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Missouri lauded for IT workforce planning

by Ryan Pivoney | October 4, 2022 at 4:03 a.m.
Hands type on a laptop computer keyboard in this Feb. 27, 2013, file photo. (AP/Damian Dovarganes)

Missouri is among the nation's leaders in planning for skilled IT workforce needs, according to the Center for Digital Government.

The national research and advisory institute ranked Missouri as the second best state in its "IT Workforce Planning" category, which reviews processes and plans the state has developed to address its need for skilled IT workers now and into the future. The ranking was based on the Center for Digital Government's 2022 Digital States Survey.

Missouri ranks just behind Michigan but in front of Minnesota in the IT workforce category. The Show Me State didn't place in the top three of any other survey categories, such as IT resiliency, connected IT infrastructure or offering constituent-centric services.

Under Republican Gov. Mike Parson, the state has put a focus on workforce development and education. Within the Office of Administration's Information Technology Division (ITSD), that has involved investing in IT professional development programs, enhancing recruitment efforts, streamlining hiring processes and supporting a robust internship program.

ITSD has an ongoing partnership with software company PluralSight for IT training courses and labs, a six-month class to develop IT leaders and a year-long onboarding program for new hires that includes mentorship from division veterans. The state also offers access to LinkedIn Learning platforms and training for professional technical certifications.

OA is also touting the recent pay increase for state workers that took effect earlier this year as a boost for IT workforce planning.

The division held a hiring event Sept. 30, where it hoped to fill several senior-level positions.

"Recruiting and maintaining a skilled workforce in our ITSD Division is essential to providing a high level of customer service to both our state employees and Missouri citizens," Jeffrey Wann, the state's chief information officer, said in a news release. "In order for us to compete in today's job market, we have had to not only look at the salaries of our employees, but also find innovative ways for them to grow professionally. Our commitment to long-term professional growth and continuing education has been at the center of our strategic employee retention planning."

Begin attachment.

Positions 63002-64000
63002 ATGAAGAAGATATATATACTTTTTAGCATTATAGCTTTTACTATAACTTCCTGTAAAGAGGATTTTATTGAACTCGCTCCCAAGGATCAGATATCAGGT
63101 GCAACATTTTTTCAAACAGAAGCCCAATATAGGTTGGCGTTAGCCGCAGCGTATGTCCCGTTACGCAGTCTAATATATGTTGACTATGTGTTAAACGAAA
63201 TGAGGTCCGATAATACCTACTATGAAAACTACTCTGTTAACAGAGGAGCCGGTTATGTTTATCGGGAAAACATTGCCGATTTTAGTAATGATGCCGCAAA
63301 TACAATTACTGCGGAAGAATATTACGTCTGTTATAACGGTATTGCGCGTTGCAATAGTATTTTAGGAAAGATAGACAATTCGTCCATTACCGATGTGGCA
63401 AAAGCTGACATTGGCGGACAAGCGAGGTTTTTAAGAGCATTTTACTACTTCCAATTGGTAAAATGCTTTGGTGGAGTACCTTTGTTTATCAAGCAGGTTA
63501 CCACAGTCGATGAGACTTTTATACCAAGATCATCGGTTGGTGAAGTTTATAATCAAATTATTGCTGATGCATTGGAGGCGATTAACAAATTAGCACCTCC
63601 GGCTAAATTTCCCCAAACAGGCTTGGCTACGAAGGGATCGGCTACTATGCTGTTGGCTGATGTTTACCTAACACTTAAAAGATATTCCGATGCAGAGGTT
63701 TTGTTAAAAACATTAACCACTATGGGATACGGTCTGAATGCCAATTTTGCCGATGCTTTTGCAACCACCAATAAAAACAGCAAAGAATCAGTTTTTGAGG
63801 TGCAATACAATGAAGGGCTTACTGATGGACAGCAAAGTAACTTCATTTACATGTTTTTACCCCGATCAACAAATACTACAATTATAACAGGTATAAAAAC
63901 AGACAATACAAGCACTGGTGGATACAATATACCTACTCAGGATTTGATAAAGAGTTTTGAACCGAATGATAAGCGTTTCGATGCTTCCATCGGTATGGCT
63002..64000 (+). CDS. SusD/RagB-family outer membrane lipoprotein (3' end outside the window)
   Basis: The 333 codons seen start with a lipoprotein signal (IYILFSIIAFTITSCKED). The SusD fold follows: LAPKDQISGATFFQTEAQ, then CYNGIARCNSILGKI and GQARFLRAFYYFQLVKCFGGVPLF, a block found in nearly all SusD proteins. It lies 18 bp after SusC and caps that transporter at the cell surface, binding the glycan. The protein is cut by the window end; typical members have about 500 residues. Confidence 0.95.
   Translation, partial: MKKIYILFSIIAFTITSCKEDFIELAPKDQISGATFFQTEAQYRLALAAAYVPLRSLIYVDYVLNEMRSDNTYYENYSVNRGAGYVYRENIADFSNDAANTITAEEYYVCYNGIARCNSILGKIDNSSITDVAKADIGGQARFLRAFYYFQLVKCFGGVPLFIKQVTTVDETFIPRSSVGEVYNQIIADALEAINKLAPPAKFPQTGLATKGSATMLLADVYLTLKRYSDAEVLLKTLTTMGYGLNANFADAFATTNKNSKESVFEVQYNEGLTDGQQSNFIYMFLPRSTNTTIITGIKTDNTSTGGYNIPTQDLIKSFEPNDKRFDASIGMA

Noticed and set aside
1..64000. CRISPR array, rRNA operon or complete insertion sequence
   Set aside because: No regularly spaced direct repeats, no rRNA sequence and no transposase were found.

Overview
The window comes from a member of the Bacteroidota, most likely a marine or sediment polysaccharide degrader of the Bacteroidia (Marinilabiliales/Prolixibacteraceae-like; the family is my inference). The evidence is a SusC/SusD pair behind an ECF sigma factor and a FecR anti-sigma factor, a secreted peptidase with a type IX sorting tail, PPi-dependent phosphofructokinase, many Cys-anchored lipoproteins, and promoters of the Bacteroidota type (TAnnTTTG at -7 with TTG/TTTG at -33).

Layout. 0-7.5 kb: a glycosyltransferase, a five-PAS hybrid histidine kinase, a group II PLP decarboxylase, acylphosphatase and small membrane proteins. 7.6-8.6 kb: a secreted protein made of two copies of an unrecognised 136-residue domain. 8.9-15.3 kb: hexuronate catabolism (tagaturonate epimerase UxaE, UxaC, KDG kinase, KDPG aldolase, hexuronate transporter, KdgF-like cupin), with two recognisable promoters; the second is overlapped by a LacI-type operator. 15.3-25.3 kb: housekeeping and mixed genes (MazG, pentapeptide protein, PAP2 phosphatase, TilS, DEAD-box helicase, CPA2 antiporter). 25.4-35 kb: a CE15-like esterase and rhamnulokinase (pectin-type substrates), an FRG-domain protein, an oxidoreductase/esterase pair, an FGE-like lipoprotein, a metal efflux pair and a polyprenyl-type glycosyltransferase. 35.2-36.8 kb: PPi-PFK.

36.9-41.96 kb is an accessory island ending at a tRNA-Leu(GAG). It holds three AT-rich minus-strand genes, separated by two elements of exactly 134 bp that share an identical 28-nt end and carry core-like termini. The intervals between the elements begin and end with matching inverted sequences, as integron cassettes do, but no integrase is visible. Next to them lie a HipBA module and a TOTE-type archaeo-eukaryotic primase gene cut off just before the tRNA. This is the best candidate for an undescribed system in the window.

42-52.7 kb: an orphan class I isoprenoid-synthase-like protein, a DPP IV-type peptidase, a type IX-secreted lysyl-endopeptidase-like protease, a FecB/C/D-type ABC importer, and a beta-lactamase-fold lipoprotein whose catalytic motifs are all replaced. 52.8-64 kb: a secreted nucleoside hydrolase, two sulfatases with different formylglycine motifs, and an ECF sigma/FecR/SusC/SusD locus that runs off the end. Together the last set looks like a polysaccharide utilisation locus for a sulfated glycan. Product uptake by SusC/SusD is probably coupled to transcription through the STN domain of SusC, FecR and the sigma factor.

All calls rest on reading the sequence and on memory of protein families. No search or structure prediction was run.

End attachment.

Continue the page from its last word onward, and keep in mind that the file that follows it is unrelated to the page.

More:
ITSD received an A- overall grade from the Center for Digital Government's survey. It's a slight decline from the A grade it received in 2020 and 2018.

The Center for Digital Government is a national institute that reviews IT policies and best practices in state and local governments. The survey, conducted every two years, looks at government IT practices used to serve constituents and streamline operations.

Missouri was one of 11 states to see a grade decline from 2020. Grades for 22 states remained unchanged while the standing of 17 states improved.

The Center for Digital Government's surveys and awards director did not immediately respond to questions Monday about why Missouri's overall grade fell slightly.

An A- grade reflects "very strong innovation" and "high performing solutions with verifiable impacts" across all aspects of ITSD operations, governance and administration, according to the institute.

According to the center's review of Missouri, the state's work lately has focused on consumer-focused technologies, workforce development, efficiency and cybersecurity.

ITSD is undergoing a $126 million overhaul of the state's digital government platforms, the results of which should be noticeable by July 2023. The overhaul would implement a new portal for residents to access state agency services and add tools to eventually update 1,200 state IT systems, nearly a dozen of which date back to the 1980s.

ITSD's efforts to expand online project management, implement shared cloud workspaces, offer more online services and conduct annual cybersecurity testing within government agencies also contributed to its A- grade.

Top IT priorities among states throughout the nation include cybersecurity, constituent engagement and experience, staffing, modernization of outdated technology and broadband connectivity, according to the Center for Digital Government.

"Missouri is committed to recruitment and retention of our state workforce, while also focusing on innovative technologies to serve our customers," OA Commissioner Ken Zellers said in a news release. "I am proud of the processes and solutions our talented team members are implementing throughout state government. We will continue to find more ways to move Missouri forward."


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